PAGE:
Later in the evening we caught the last train back to Casablanca, a four hour journey that left us at the Casa Voyageurs station where we’d first arrived two weeks prior. This time however, we noticed a wifi network that we hadn’t found our first time through. It just so happened to be that of the Isis Hotel (branch mayor @claytonhauck), which uses the same network name at all of their hotels and happens to have a location literally behind the train station.
As we were without a place to stay and the train to the airport had stopped running for the night, we decided to head to the hotel bar (this time less North Korea, more South Beach) and weigh our options. When the bar closed we brought our beverages into the hotel lobby and continued to weigh our options. By 2:00 AM, the hotel had caught on to us and we moved ourselves back to the train station where we were pretty much out of options. Around 5:00 AM we boarded the first train to the airport, which according to sleepinginairports.com, is one of the worst airports in all of Africa.
After discovering that our flight would not be leaving until noon, we set up camp in a desolate corner of the ticketing area and slept until the morning crowd began to roll in. After a final Moroccan coffee and a quick trip through passport control, we were on a flight to Madrid, where my dreams of spending one night in Iberia were given life by a friendly ticketing agent only to be shattered moments later by his supervisor. Clayton and I parted ways, as he was lucky enough to have an overnight layover in Madrid and I was unfortunate enough to be spending the night in Brussels.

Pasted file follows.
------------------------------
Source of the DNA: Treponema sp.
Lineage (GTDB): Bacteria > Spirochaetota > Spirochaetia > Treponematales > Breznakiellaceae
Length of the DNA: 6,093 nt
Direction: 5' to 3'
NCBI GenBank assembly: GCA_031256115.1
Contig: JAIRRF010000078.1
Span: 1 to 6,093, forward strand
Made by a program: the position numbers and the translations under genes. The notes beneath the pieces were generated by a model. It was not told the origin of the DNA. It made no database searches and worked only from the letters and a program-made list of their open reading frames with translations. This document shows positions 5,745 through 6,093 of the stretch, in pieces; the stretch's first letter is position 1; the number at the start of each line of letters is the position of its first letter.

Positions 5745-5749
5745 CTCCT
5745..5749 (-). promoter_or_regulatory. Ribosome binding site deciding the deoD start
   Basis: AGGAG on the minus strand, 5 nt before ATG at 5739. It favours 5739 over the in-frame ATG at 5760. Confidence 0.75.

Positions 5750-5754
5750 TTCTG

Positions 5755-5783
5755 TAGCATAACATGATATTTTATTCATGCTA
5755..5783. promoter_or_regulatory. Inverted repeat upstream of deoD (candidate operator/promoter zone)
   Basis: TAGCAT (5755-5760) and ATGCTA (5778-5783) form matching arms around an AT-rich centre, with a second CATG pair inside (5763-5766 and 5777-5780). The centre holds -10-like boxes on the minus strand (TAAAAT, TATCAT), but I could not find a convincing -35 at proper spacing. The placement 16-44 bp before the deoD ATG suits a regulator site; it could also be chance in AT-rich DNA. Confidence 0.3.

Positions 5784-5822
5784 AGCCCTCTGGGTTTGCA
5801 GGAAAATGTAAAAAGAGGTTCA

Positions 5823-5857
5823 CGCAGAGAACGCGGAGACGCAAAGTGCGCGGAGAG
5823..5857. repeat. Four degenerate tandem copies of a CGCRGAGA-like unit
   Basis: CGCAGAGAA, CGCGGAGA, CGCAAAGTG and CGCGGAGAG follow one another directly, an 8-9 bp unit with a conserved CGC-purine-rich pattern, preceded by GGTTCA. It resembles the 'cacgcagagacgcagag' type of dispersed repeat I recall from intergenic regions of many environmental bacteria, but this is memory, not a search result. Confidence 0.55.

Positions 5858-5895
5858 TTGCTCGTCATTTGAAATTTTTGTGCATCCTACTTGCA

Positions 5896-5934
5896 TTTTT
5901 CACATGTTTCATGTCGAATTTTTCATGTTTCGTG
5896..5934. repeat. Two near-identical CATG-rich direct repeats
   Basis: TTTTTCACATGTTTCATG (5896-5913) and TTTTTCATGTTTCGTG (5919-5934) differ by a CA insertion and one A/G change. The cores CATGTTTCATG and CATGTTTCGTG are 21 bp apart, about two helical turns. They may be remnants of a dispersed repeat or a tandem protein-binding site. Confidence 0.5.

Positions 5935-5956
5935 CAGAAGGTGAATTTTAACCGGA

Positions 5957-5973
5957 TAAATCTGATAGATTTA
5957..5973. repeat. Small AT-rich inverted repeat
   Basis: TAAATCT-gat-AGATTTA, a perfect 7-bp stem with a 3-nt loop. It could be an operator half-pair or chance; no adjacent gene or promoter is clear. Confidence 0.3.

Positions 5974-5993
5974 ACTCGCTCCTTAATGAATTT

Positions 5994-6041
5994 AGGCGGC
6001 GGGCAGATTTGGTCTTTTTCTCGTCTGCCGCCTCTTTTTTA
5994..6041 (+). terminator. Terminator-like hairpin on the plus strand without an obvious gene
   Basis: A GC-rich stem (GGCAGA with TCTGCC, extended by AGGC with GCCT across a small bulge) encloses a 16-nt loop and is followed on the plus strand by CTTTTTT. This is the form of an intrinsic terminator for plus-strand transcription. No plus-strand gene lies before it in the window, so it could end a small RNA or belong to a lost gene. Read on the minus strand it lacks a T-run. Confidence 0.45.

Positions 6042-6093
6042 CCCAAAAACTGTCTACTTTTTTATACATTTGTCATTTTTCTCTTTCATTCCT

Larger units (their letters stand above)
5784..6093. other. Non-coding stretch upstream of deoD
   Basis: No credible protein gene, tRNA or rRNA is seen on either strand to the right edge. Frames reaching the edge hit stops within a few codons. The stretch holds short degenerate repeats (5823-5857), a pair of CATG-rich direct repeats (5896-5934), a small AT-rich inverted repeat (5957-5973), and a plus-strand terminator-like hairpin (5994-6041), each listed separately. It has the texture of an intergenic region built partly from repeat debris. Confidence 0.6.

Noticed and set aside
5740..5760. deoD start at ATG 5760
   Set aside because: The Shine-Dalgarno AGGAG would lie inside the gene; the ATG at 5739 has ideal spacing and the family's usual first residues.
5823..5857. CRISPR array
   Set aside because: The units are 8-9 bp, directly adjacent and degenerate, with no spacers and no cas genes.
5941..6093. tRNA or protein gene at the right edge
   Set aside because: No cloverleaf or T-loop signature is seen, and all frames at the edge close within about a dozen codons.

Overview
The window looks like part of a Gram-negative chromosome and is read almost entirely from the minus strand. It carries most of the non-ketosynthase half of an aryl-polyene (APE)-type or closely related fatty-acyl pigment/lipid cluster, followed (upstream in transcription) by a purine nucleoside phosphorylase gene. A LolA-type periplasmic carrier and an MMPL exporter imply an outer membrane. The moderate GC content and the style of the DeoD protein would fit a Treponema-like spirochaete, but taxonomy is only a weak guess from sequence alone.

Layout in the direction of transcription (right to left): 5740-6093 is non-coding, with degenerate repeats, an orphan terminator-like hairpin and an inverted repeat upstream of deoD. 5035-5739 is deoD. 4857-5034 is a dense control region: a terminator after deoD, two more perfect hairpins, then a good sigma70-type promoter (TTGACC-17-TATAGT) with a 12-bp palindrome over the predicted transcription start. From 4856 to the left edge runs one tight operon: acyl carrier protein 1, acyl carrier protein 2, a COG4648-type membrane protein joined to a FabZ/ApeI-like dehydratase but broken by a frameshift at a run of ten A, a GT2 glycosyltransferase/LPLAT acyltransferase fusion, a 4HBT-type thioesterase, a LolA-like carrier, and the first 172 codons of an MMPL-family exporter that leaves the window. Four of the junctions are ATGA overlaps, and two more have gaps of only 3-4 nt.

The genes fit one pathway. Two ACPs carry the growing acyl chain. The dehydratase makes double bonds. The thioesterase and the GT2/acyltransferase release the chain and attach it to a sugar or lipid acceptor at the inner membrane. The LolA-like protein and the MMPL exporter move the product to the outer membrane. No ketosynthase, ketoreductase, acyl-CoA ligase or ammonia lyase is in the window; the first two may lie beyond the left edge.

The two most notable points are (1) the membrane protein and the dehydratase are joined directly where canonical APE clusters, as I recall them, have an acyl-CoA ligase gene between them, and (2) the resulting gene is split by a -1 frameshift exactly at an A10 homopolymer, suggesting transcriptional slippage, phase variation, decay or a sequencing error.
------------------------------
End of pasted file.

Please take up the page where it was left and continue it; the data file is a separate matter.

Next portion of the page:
After a decadent meal from cafeteria in Barajas Terminal 4, I was on a flight to Brussels, where upon arrival I walked no less than two miles to passport control and proceeded to wander the arrivals area searching for an ATM from which to withdraw Euros so that I could pay for a train into the city. From the Brussels Central station, I wandered aimlessly, extra careful of my surroundings as I’ve heard that Brussels thinks it’s Chicago and some of the streets are a bit stab happy. I’d decided that I would get a cheap hotel for the night rather than spend another night in an airport or train station, and was quite excited to find an Ibis, only to discover that the rate for one night here was more than the rate for one week in Morocco. Eventually I found a decent little spot in a converted apartment building, conveniently located down the block from the Delirium Cafe, where I was able to negotiate an acceptable rate with the clerk once I convinced him that I was in fact traveling alone and only looking to stay for eight hours. After dropping my belongings in the room, I set out to find dinner, which came in the form of an hour long conversation about Morocco, the United States, and life in Belgium, as well as a shawarma sandwich and a to-go beer from a Moroccan cafe down the block from the hotel. This of course was followed by a brief stop at Delirium before retiring to the hotel for a few hours of sleep and a shower before my flight back to New York in the morning.